U.S. Law Shield
June 17, 2014
U.S. Law Shield
Boating With Your Firearms

Dear Florida Members,

Boating and Florida; to many, the two are inseparable. If you decide to legally carry a firearm on your boat, there are a number of factors to consider. They range from the legal means of carry, to the type of firearm carried, and how it is carried.

General Laws Regarding Carrying

Florida law allows any law-abiding citizen age 18 or older (who is not otherwise prohibited by law from owning a firearm) to carry a firearm, loaded or unloaded, in their conveyance without a license, so long as it is securely contained or carried in a manner that is not readily accessible for immediate use. The term "conveyance" applies to an automobile, personal aircraft, or boat, or personal water craft ("PWC"). The phrase "not readily accessible for immediate use" generally means tucked into a glove box or console (in the case of a handgun), and/or securely encased in a holster or gun case. The normally accepted definition of "not readily accessible" is the two action rule - two separate actions to acquire the firearm. That basically means one action to open the compartment, and another to remove the firearm from its holster or case.

If an individual is engaged in legal hunting, fishing or camping activities from their boat, the "not readily accessible" rule does not apply; or to put it another way, you may have your firearm accessible. Additionally, if the boater has a valid Florida Concealed Weapons Firearms License (or one from a state where reciprocal license agreements exist), it also does not apply and you can carry a handgun concealed on your person. Concealed weapon means just that. You can have it in your possession at all times, loaded and ready.

It is worth noting that one area you cannot carry while on your boat is seaports. Seaports will provide clear notice of the prohibition against carrying, and should you choose to ignore the notice you will have committed a first degree misdemeanor.

Boating Abroad with Your Firearm

These laws apply to Florida and U.S. federal waters. If you intend to dock in a foreign port you must contact that country's consulate in advance, and find out what their laws are. Many nations, including the Bahamas, have stricter firearms laws than ours, and the consequences of violating them can be severe.

There are no laws that govern firearms on boats in international waters. The Coast Guard may board your vessel at any time and perform random searches; when this happens, you must let them know you are in possession of a firearm. The standard procedure for the Coast Guard is to document the serial number of any firearm you have on board.

When boating to other states, keep in mind that state laws differ, so contact the local law-enforcement agency to find more information. For those boating to Florida, Capt. Robert Moore of the Florida Fish and Wildlife Conservation Commission, the top marine law-enforcement group in Florida, says that in Florida the same firearms laws apply on land and sea in Florida's coastal zone.

Interacting with Law Enforcement or other Authorities

When a law enforcement officer or Coast Guard personnel approach your boat, you are well-advised to tell them that you do have firearms aboard and tell them where they are. You are not required to do so unless asked, but no law enforcement officer likes to be surprised by the sudden, and unexpected, appearance of a firearm. This courtesy is advisable regardless of which navigable water you are in.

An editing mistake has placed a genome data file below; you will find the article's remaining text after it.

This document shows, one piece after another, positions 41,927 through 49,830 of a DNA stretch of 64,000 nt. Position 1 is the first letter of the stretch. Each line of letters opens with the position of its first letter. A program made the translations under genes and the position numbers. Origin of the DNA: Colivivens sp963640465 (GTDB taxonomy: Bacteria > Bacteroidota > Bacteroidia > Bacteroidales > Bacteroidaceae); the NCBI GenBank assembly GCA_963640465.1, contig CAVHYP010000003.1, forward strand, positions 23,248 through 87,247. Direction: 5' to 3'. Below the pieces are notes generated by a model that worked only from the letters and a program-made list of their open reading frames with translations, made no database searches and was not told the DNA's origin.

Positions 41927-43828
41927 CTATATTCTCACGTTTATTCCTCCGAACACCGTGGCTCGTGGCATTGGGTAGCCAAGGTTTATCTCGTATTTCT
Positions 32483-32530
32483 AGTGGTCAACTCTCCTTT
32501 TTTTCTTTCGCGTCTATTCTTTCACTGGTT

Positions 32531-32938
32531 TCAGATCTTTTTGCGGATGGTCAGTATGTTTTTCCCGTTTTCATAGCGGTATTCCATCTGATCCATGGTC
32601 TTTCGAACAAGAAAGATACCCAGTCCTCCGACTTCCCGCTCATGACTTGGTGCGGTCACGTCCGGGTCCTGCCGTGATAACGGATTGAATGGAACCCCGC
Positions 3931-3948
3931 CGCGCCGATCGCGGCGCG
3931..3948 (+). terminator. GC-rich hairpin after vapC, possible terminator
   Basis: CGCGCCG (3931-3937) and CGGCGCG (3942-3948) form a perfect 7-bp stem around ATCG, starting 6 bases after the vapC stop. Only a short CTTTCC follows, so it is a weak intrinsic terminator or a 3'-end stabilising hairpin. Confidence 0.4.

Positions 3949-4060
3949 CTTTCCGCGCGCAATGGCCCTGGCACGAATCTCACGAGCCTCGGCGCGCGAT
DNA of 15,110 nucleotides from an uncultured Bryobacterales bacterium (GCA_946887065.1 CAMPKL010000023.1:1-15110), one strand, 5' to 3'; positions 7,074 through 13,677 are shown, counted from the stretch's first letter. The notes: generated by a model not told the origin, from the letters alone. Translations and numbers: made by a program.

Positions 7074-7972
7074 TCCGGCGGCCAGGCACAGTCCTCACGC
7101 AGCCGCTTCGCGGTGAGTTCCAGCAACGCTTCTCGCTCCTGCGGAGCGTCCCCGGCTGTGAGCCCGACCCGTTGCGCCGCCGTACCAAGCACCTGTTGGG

"I have dealt with people carrying firearms my entire professional law-enforcement career and have come to expect it," says Moore. "But it is important that the responsible person on board let any officer know the whereabouts of firearms when stopped. It's just a reasonable effort to ensure that the officer doesn't end up feeling threatened as a result of a boat operator reaching into the glove or dry box to retrieve the boat's registration, which is right next to a holstered handgun. Some folks might justifiably get really anxious about that time, and it's really easy to casually mention that there is a firearm on board and where it is located just to keep things at ease."

As you can see, Florida follows a pretty similar set of rules for carrying firearms while boating as they do for carrying the firearm on land. We hope this newsletter provides you with a better understanding of your legal rights and obligations for carrying a firearm while boating, and if you have any questions about Florida firearms laws, do not hesitate to contact us.

Seminar Dates Approaching: Have You Registered?




This is a last call to our members for one of our upcoming seminars. There are still seats available at the Home Safety Academy sponsored seminar on June 19th. This event will be an excellent opportunity to hear from your firearms program attorneys as well as one of the NRA�s top 10 instructors � David D�Eugenio. We encourage all of our members to grab a friend on their way over to the event and help expose them to a firearms environment where education is a core component. We also welcome all of our facilities and instructors to attend the event AND BRING THEIR STUDENTS. If you are a facility and would like to attend, feel free to contact our Florida Manager Scott Smith.

If you can�t make it on the 19th, don�t worry! We also have an event planned with the Firearms Training Academy in Davie, FL on June 21st. Just give Attorney Ron Anania a call to register for the event � (855)872-2763

You can also find a full list of upcoming events on our website, www.GunLawSeminar.com. We hope to see you at one of these events!
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